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Make a Difference for Manatees This Month

Take action for these iconic creatures this Manatee Awareness Month

James R.D. Scott Manatees Crystal River Florida
© James R.D. Scott

Growing up in the Florida Keys, I’ve always loved marine wildlife. From sea turtles to dolphins to countless seabirds, there are so many incredible animals that call Florida home. While all of the Sunshine State’s marine and coastal species need protecting, there’s one in particular that could really use your help this month: the manatee.

Honestly, it’s hard to find an animal that seems to be more gentle and well-loved than the manatee. While their numbers have rebounded in recent years due to protections under the Endangered Species Act and the Marine Mammal Protection Act, it’s critical for their survival that we do everything we can to make sure these marine mammals continue to thrive.

KenShew_ManateeConnection_sm
© Ken Shew

One of the most alarming things about the greatest dangers facing manatees today is that so many of them are anthropogenic, meaning that they occur due to human activities. They’re often struck by boat propellers and fast-moving aquatic recreational vehicles, causing many of them to suffer deep scars that stretch across their faces and bodies. They also constantly face the threat of marine debris, ingesting items like discarded fish hooks or encountering single-use plastics that intrude their habitat on a regular basis.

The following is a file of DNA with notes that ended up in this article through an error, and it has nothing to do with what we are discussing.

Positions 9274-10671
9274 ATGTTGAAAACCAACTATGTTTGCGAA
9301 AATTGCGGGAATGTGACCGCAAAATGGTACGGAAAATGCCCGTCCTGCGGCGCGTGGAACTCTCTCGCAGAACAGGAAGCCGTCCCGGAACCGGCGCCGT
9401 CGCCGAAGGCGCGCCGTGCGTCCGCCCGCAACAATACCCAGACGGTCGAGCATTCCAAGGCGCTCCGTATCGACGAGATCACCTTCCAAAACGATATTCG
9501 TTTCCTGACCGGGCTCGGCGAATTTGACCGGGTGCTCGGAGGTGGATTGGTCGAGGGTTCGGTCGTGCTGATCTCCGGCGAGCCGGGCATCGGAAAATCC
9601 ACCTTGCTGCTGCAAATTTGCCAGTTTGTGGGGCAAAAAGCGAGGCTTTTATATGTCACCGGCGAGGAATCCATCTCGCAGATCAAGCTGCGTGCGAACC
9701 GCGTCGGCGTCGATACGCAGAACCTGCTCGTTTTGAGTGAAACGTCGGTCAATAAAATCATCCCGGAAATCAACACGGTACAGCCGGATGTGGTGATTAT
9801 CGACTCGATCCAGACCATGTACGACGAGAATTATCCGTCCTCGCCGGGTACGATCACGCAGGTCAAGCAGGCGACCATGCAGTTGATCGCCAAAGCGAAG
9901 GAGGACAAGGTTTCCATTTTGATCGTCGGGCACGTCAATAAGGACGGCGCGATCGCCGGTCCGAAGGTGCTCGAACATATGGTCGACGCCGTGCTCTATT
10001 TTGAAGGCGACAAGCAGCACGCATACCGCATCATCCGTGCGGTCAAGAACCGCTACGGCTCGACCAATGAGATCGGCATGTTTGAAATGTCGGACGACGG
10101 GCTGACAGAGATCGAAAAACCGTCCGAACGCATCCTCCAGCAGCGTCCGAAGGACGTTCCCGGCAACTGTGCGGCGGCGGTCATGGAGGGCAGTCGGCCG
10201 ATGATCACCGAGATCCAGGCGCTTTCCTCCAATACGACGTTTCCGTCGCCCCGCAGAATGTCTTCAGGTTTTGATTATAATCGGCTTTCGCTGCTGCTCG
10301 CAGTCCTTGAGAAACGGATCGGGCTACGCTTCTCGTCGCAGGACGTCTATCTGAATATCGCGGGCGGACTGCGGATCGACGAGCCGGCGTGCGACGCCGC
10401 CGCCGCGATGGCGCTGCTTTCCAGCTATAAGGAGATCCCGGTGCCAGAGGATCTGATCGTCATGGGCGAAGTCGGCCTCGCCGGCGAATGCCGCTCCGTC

In 2017, the government reclassified the species’ population status from “Endangered” to “Threatened.” While rebounding manatee numbers are of course wonderful news, Florida’s gentle giants still face a long road to a full and long-lasting recovery.

But that’s where you can help.

Today, you can take action to help keep manatee populations healthy and flourishing. We still have a lot to learn about these animals, so it’s critical that we protect them on both the local and federal level. You can help us make sure that happens.

Take action today: tell Congress how important it is to fund manatee research and conservation. With dedicated funds, wildlife managers and scientists will be able to work to determine the primary causes of manatee deaths keep their recovery on a path to success. At the end of the day, the more we understand about these iconic creatures, the more we can do to better protect them and their future as part of our ocean.

Will you join us?

Take action and tell Congress to support manatee research today.

 

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